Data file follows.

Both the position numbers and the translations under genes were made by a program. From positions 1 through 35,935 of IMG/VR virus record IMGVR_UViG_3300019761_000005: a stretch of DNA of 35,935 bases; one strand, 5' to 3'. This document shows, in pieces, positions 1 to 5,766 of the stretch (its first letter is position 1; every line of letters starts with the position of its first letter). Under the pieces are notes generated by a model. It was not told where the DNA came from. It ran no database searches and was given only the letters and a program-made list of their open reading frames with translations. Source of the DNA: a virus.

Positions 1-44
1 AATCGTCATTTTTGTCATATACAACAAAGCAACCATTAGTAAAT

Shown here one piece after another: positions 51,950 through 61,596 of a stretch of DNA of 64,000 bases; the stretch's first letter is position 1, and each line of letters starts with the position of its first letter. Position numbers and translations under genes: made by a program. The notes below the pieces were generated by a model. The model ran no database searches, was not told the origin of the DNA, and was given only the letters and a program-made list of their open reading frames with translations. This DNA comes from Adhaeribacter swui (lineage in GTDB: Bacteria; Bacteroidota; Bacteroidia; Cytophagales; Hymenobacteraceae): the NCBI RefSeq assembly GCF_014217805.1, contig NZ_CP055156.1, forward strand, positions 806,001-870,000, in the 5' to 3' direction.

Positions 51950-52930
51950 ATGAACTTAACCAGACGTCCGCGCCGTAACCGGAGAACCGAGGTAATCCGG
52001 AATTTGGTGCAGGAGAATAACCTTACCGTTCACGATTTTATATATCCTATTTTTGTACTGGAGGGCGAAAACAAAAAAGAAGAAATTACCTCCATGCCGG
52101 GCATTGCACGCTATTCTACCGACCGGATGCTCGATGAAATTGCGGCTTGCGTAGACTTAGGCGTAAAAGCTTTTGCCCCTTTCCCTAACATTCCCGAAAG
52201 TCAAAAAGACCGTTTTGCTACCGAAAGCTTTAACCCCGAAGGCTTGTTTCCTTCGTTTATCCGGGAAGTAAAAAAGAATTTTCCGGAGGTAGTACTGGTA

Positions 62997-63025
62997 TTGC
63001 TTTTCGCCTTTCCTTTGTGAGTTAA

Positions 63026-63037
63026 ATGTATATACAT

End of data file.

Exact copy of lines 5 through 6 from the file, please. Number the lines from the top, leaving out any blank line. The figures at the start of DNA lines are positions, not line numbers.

Positions 51950-52930
51950 ATGAACTTAACCAGACGTCCGCGCCGTAACCGGAGAACCGAGGTAATCCGG